Intelligence tests have often been used to differentiate “high functioning” from “low functioning” individuals with autism. But a recent study published in the journal Psychological Science suggests that “low functioning” children with autism may in fact score much higher if an alternative intelligence test–the Raven’s Progressive Matrices– is used instead of the more conventional Wechsler Intelligence Scale for Children (WISC). This test (see image on left for sample item) assesses abstract reasoning. The scores on the Raven’s were on average 30% higher, and in some cases more than 70% higher than their scores on the WISC. The Raven’s Progressive Matrices is considered the most complex single test of intelligence in the scientific literature. These new findings suggest that many autistic children who have thus far been labeled “mentally retarded,” may now be considered of average or above average intelligence, and thus be seen in terms of their strengths as well as their difficulties.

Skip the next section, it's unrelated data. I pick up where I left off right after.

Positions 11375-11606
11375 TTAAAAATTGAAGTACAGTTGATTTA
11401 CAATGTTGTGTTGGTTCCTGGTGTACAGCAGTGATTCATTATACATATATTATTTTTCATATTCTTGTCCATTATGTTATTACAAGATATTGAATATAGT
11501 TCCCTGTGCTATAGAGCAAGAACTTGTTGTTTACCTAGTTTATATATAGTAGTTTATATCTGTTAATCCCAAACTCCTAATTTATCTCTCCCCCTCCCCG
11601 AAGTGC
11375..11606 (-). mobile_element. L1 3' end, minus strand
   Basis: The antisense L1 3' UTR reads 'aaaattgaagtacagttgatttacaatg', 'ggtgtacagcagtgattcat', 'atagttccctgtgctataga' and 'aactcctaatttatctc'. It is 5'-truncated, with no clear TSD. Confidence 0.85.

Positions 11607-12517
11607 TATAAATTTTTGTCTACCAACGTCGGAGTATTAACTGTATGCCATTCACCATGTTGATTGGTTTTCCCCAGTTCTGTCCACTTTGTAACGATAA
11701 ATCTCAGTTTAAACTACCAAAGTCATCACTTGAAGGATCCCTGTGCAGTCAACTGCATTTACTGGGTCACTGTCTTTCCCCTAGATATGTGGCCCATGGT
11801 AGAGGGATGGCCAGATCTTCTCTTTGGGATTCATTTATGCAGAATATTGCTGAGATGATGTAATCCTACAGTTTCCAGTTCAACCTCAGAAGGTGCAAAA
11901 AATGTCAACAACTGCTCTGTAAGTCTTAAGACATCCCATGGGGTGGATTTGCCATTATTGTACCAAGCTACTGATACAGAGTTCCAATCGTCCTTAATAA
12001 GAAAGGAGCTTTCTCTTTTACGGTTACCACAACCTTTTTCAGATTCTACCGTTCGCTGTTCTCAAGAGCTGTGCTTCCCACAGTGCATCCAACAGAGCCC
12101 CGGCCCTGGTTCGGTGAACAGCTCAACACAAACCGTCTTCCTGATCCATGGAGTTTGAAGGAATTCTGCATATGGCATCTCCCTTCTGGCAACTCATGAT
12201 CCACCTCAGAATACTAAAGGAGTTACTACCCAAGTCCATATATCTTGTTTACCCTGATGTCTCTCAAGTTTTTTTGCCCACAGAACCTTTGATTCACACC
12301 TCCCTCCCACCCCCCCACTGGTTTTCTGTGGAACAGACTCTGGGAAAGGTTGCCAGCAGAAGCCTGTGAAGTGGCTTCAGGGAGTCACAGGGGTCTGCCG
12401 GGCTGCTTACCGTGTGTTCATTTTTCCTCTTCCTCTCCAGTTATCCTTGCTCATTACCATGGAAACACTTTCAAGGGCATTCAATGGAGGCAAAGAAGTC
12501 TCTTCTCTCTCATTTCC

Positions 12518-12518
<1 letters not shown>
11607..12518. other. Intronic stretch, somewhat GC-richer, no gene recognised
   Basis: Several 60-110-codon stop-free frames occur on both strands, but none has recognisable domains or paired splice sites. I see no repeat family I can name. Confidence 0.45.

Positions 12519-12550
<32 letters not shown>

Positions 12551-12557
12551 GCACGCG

For more about neurodiverse individuals and their strengths, see my book The Power of Neurodiversity: Unleashing the Advantages of Your Differently Wired Brain (published in hardcover as Neurodiversity)
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